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Sandro Rosell
FC Barcelona President
Monday, July 24, 2017


In this week’s parsha, we encounter Balak, King of Moab, who was determined to wipe the Jewish people off the face of planet earth, joining forces with Bilaam, the infamous heathen prophet, who was equally obsessed with hatred of our people. Both Balak and Bilaam understood that the strength of the Jew is found in his speech, his words of prayer, his study of Torah. Therefore, they wanted to combat this power through speech - through cursing the Jewish people. Instead of curses however, G-d used Bilaam as a vehicle to praise and bless our people.

When Balak, King of Moab, spoke of the menace that the Jews represented to the world, he said “Behold, a nation has come out of Egypt and is covering the face of the earth” (Numbers 24:5), he was

This week we read the parsha of Chukas. “Zos chukas haTorah asher tzivah Hashem (this is the ‘chok’ of the Torah that Hashem has commanded) [19:2].” The Torah is filled with many different types of commandments. There are those that make sense to us and those which do not. The understanding of the ‘chukim’ is beyond us. Our parsha begins with the laws of the para adumah — the red heifer that purified those who had become ritually impure by coming in contact with a corpse.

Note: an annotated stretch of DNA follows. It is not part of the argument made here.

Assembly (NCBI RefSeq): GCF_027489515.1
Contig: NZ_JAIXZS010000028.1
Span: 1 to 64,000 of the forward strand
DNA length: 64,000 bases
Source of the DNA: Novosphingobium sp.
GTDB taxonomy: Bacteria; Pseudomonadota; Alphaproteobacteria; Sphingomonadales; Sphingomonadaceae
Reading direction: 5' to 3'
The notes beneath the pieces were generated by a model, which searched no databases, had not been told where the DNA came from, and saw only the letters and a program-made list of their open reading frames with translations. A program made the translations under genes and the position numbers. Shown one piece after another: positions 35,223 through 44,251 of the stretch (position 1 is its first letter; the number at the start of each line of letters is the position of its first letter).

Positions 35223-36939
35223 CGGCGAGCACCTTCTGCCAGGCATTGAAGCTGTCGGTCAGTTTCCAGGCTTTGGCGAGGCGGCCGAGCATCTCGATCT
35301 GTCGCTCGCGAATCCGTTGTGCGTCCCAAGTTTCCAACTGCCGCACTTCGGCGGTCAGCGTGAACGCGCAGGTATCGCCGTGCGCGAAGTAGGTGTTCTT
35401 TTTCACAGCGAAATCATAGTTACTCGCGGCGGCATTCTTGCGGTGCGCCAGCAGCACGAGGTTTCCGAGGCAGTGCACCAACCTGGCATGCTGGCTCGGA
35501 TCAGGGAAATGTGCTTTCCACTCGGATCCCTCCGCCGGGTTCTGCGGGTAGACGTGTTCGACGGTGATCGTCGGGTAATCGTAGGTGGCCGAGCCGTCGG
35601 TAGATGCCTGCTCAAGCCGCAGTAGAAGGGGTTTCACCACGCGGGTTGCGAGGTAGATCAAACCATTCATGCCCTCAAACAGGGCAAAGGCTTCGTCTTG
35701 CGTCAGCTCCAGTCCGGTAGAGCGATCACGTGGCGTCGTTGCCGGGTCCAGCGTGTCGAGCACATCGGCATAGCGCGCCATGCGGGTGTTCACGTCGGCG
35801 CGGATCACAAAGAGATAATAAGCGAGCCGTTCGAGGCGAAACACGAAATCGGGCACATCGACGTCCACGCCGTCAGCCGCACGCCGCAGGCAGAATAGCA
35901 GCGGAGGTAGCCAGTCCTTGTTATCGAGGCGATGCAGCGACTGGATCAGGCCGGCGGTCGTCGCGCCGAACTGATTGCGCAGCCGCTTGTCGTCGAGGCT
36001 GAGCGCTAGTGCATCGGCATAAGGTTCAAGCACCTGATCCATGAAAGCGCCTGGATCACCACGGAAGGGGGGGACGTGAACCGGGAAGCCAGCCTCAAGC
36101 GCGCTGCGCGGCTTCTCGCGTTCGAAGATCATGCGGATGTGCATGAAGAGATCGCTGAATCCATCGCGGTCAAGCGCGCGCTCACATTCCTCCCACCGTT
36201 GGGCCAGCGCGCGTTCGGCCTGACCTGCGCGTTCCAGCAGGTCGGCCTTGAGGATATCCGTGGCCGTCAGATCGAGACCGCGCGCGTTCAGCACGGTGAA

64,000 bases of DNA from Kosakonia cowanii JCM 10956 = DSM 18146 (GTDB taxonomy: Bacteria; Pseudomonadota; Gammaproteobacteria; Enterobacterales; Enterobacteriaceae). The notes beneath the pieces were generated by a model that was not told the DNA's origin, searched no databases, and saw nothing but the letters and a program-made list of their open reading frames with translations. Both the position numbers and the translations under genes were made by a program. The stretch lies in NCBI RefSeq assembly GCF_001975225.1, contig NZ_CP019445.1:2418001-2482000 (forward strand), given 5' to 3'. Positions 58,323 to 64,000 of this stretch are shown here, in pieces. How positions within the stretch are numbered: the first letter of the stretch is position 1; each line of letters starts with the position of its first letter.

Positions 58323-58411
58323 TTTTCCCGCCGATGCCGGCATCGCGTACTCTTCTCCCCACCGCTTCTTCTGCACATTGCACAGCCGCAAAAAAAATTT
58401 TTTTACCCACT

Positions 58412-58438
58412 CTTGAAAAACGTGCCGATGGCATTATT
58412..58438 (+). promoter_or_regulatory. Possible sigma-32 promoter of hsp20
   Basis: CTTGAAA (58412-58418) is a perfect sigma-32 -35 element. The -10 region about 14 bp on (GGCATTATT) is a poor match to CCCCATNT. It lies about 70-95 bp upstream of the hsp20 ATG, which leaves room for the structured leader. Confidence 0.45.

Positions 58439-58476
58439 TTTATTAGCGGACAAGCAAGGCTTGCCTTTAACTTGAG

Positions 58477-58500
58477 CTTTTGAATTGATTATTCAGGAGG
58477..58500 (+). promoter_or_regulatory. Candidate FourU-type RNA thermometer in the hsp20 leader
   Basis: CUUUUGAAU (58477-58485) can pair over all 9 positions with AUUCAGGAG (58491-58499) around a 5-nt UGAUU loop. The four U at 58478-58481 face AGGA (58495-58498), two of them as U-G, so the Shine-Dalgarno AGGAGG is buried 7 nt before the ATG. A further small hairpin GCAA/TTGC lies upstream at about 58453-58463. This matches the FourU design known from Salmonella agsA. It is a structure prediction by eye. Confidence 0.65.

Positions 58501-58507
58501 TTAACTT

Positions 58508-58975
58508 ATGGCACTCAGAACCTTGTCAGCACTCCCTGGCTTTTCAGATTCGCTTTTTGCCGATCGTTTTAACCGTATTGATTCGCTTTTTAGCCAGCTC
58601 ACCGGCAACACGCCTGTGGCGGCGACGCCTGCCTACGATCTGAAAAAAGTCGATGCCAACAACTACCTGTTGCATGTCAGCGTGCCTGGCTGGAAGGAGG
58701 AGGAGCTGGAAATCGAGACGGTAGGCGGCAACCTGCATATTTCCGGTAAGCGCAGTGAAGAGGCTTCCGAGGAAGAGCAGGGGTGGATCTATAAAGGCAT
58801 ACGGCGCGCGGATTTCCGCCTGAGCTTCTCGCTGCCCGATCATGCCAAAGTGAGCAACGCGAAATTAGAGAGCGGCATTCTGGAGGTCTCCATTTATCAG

Why didn’t the parsha

We all nod our heads in agreement when we hear the phrase, "Two Jews, three opinions." We similarly chuckle when we hear the anecdote about the Jew who was discovered after years of living alone on a desert island. His rescuers noticed that he had built two huts aside from the one he lived in. He told the puzzled people who saved him that they were shuls, or synagogues. When asked why he needed two shuls, he retorted, "One is the one in which I pray, and the other is the one into which I would

Parshas Chukas opens with the enigmatic words, “This is the decree of the Torah... and take unto you a Parah Adumah - a Red Heifer...” (Numbers 19:1) The obvious question is why does the text preface the commandment regarding the Red Heifer with those puzzling words - “This is the decree of the Torah...” It should have simply stated, “This is the decree of the Parah Adumah - the Red Heifer..”

But herein is a very profound teaching. Even as the laws of the Parah Adumah, which can simultaneously

The Midrash teaches that there were two wealthy people in the world — one, a Jew named Korach, the other, a gentile named Haman.

They both lost their wealth as well as their lives because they allowed jealousy to consume them. In addition to wealth, Korach had everything that a man could dream of. He was the descendent of a noble family, a cousin of Moses. He enjoyed respect and admiration and was also blessed with a beautiful family, and yet, he was discontented.

He couldn`t bear that Moses